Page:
Historic Run Ends In NCAA Final
SCOTTSDALE, Ariz. — Oregon's run at a national championship in women's golf came down to the final two holes Wednesday, as the Ducks rallied back from an early deficit and took No. 1 Stanford down to the wire in a 3-2 loss at Grayhawk Golf Club.
As the first group in the match approached the turn, Oregon trailed by at least three strokes in three matchups and didn't lead in any. But senior Tze-Han (Heather) Lin took the lead in her match on the eighth hole and didn't give it up, and Briana Chacon joined Lin with three match-play wins in this tournament by winning at No. 17 and No. 18 to square the team score.
A par by Sofie Kibsgaard Nielsen at No. 12 and a birdie at No. 14 got her within 1 down against this championship's individual medalist, Rose Zhang of Stanford. But Zhang closed out their match at No. 17 and Oregon settled for finishing as runner-up in its first ever NCAA Championships match-play final.
"Disappointed, but yet at the same time so proud," UO coach Derek Radley said. "We did not play good golf in the beginning. In the start of this I think we were a little timid, just for the moment. However, I never count my Ducks out. Man, did we give it a run at the end."
The Ducks won the first Pac-12 Conference team championship in program history and went on to win the first NCAA Regional title in their history. They advanced to the match-play quarterfinals of the NCAA Tournament for the second time ever and made the semifinals for the first time before falling in the final.
"I'm proud of our performance," Radley said. "Hats off to Stanford; they're an incredible program. They deserve it, they played better than us today. But this was huge, for our program to get our logo on this stage. This was the dream, and we're here. And I hope we're here stay."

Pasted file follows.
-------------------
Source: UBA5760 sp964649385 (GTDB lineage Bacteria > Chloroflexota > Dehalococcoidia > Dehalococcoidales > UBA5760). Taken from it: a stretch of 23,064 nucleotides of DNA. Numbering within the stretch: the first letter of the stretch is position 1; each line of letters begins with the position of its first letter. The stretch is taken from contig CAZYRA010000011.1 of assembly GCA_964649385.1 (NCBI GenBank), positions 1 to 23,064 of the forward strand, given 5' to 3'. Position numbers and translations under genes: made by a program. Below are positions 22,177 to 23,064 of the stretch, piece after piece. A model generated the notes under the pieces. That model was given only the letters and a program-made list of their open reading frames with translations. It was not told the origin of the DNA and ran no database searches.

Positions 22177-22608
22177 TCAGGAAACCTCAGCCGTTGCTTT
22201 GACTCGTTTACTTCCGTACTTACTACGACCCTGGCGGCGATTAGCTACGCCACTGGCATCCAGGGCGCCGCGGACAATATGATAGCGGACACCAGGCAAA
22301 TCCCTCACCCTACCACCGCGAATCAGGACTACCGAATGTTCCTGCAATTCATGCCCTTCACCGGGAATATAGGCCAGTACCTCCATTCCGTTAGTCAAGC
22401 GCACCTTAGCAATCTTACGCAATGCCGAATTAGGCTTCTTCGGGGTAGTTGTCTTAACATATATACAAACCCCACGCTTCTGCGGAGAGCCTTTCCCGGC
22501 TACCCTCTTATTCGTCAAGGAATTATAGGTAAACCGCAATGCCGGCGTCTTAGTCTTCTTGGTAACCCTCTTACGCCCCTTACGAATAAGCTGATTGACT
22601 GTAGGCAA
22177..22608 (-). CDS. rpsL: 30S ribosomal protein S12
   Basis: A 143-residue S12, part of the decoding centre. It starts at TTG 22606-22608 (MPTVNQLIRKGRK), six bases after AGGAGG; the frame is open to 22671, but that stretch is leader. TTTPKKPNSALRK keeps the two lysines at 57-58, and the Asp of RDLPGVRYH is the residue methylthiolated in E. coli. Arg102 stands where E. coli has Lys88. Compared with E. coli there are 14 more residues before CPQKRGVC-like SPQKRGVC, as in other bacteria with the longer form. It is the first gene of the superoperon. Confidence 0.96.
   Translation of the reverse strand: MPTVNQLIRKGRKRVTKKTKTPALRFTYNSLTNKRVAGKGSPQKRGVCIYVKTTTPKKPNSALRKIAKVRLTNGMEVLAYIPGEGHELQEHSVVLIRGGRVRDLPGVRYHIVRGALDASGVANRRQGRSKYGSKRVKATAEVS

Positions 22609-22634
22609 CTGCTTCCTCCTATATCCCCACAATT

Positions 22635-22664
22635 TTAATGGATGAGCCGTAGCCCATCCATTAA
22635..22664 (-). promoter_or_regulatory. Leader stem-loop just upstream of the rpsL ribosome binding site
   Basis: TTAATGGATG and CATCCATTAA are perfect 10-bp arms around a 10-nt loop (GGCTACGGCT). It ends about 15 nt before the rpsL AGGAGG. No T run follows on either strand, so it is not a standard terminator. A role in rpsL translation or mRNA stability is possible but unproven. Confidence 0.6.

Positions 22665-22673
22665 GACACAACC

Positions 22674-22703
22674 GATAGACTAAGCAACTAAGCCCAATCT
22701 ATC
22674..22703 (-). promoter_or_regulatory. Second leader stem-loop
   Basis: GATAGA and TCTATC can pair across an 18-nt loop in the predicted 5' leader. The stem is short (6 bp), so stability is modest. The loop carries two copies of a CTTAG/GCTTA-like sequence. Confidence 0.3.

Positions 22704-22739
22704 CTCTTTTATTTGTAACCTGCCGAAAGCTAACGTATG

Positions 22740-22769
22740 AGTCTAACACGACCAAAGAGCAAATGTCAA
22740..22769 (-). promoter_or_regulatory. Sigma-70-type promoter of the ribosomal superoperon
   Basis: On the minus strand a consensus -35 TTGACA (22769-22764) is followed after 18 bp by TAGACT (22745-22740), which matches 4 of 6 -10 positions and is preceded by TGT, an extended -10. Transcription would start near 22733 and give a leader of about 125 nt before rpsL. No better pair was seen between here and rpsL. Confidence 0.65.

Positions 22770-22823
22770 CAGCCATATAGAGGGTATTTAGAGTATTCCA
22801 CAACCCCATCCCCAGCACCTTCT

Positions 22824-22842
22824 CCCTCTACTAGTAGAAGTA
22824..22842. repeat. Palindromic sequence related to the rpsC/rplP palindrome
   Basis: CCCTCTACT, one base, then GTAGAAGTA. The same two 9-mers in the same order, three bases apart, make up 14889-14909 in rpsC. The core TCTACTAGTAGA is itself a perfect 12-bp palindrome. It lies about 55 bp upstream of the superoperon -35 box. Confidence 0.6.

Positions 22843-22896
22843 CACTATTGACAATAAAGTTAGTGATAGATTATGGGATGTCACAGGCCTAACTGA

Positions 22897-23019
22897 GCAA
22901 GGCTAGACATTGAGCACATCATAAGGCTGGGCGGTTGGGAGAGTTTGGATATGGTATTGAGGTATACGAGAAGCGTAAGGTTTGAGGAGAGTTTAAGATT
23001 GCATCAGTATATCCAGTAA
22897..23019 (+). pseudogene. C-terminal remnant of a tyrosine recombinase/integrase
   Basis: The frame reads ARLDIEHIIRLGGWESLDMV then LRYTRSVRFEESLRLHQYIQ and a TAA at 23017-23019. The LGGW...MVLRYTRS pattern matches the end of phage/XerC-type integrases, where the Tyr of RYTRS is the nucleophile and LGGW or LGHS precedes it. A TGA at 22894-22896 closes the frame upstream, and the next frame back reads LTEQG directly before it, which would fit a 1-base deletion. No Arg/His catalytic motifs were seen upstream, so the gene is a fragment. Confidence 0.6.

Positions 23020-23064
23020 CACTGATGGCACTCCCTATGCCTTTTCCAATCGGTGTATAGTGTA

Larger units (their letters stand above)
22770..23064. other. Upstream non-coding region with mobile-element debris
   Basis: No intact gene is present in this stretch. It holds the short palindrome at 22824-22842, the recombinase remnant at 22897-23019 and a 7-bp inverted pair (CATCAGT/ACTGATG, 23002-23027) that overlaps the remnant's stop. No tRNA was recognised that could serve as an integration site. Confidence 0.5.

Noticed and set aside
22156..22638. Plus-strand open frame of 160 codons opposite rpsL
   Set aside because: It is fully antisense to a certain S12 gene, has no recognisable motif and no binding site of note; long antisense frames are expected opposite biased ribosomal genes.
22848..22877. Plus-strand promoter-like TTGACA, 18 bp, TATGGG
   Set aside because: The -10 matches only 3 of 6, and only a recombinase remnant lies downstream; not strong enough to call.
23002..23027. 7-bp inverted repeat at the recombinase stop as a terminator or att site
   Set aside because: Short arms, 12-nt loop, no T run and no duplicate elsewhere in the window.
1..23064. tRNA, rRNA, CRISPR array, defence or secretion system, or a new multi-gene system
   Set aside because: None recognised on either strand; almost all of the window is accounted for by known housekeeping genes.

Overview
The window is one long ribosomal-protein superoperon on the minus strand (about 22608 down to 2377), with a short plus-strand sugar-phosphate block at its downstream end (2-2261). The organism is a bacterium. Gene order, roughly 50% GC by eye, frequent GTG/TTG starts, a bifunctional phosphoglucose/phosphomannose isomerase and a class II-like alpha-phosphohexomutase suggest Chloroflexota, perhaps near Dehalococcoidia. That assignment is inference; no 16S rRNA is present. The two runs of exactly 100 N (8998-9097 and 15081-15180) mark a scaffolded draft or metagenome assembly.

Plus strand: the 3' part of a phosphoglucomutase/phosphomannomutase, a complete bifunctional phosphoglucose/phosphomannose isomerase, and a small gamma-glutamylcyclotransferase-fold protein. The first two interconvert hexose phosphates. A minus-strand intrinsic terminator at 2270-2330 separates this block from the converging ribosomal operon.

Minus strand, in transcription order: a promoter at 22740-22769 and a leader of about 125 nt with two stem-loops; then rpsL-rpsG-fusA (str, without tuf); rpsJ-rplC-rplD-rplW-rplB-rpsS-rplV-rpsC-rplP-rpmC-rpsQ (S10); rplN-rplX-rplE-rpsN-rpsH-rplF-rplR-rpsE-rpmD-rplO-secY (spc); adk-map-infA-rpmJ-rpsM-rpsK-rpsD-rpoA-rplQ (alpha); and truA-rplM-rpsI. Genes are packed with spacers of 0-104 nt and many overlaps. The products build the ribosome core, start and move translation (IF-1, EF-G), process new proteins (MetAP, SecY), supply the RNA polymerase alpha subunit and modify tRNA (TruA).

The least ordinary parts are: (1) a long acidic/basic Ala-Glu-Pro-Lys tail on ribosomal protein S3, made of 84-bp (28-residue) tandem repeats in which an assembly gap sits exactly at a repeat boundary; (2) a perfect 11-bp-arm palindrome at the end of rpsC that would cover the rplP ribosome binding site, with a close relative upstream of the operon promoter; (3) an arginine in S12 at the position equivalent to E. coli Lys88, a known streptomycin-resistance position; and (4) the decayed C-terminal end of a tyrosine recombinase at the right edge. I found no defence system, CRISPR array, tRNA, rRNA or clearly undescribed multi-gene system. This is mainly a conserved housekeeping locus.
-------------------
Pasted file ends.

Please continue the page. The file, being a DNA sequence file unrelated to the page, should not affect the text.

How It Happened: Unlike the quarterfinal victory over San Jose State on Tuesday morning, when Ching-Tzu Chen won her first two holes to stake the Ducks to an early lead, momentum didn't materialize Wednesday until late in the afternoon. Chen and Hsin-Yu (Cynthia) Lu never led their matches in the final, nor did Kibsgaard Nielsen.
Chacon won at No. 2 to get back all-square, and won again at No. 4 to take the lead. But she slipped back to all-square at No. 6, and Lin dropped a hole at No. 7 to drop back to all-square.
"We won a couple holes early in both matches against San Jose State and Texas A&M (on Tuesday), and that was not the case today," Radley said. "We'd never been in that position before, so I think it took us a little bit too long to dig out of it. And we'll go through that — we'll talk about it — but that's a huge learning curve. That if you do get down you have to still try to make pars, and you don't have to force birdies. And I think that's what we were doing a little bit."
A win at No. 8 got Lin back in front, however, and she extended her lead with wins at No. 14 and No. 15. Chen dropped a 4&3 decision and Lu fell 5&3, but Lin ultimately clinched her match by halving No. 16 to win 3&2.
Win or lose, Wednesday's match was to be the final outing of Lin's senior season. Oregon's leader since arriving in Eugene when Radley and assistant Monica Vaughn took over the program four years ago, Lin has certainly put her stamp on the program.
"I feel like my biggest goal this week was just to give it everything I have, no regrets," Lin said. "And I think I accomplished that, I would say."
Chacon, meanwhile, won at No. 15 to get within a hole, then squared her match at No. 17. At the par-5 No. 18 she got up-and-down from a greenside bunker, and the birdie putt gave her a 1-up victory and a tie in the team score.
Nielsen's 13-foot birdie putt at No. 14 got her within a hole of Zhang, the No. 1-ranked amateur in the world as well as the recently crowned NCAA champ. Zhang birdied No. 15 to get back to 2 up, and at No. 17 she made the par putt that clinched the match.
What It Means: The Ducks enjoyed a breakthrough season on the national stage, and intend to be a regular presence deep into the NCAA Tournament. This week's experience will prove invaluable in years to come.
"Overall, this is really good for us and it's gonna make us better for next year," Chacon said. "And gonna light a little bit of fire in our bellies, and make us work harder as a team all together. So I think that's gonna be really good for next year."